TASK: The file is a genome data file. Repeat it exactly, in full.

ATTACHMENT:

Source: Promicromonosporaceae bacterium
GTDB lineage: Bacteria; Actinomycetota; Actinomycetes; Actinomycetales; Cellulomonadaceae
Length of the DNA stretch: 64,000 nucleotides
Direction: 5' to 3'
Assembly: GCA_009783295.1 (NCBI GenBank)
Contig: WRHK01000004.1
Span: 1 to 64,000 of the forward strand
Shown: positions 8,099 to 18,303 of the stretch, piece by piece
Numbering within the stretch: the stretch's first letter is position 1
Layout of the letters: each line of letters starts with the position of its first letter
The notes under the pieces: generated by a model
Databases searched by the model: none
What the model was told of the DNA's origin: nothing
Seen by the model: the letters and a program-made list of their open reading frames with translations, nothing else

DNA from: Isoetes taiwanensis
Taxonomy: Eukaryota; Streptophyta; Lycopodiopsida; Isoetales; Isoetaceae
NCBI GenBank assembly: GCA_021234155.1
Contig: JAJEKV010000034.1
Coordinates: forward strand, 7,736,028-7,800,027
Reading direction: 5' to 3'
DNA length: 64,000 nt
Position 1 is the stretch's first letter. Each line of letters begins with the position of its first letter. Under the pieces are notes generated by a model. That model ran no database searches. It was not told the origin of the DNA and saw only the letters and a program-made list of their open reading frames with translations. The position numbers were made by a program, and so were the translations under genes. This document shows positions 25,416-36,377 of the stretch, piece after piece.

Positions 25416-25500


Source: Promicromonosporaceae bacterium
GTDB lineage: Bacteria; Actinomycetota; Actinomycetes; Actinomycetales; Cellulomonadaceae
Length of the DNA stretch: 64,000 nucleotides
Direction: 5' to 3'
Assembly: GCA_009783295.1 (NCBI GenBank)
Contig: WRHK01000004.1
Span: 1 to 64,000 of the forward strand
Shown: positions 8,099 to 18,303 of the stretch, piece by piece
Numbering within the stretch: the stretch's first letter is position 1
Layout of the letters: each line of letters starts with the position of its first letter
The notes under the pieces: generated by a model
Databases searched by the model: none
What the model was told of the DNA's origin: nothing
Seen by the model: the letters and a program-made list of their open reading frames with translations, nothing else

DNA from: Isoetes taiwanensis
Taxonomy: Eukaryota; Streptophyta; Lycopodiopsida; Isoetales; Isoetaceae
NCBI GenBank assembly: GCA_021234155.1
Contig: JAJEKV010000034.1
Coordinates: forward strand, 7,736,028-7,800,027
Reading direction: 5' to 3'
DNA length: 64,000 nt
Position 1 is the stretch's first letter. Each line of letters begins with the position of its first letter. Under the pieces are notes generated by a model. That model ran no database searches. It was not told the origin of the DNA and saw only the letters and a program-made list of their open reading frames with translations. The position numbers were made by a program, and so were the translations under genes. This document shows positions 25,416-36,377 of the stretch, piece after piece.

Positions 25416-25500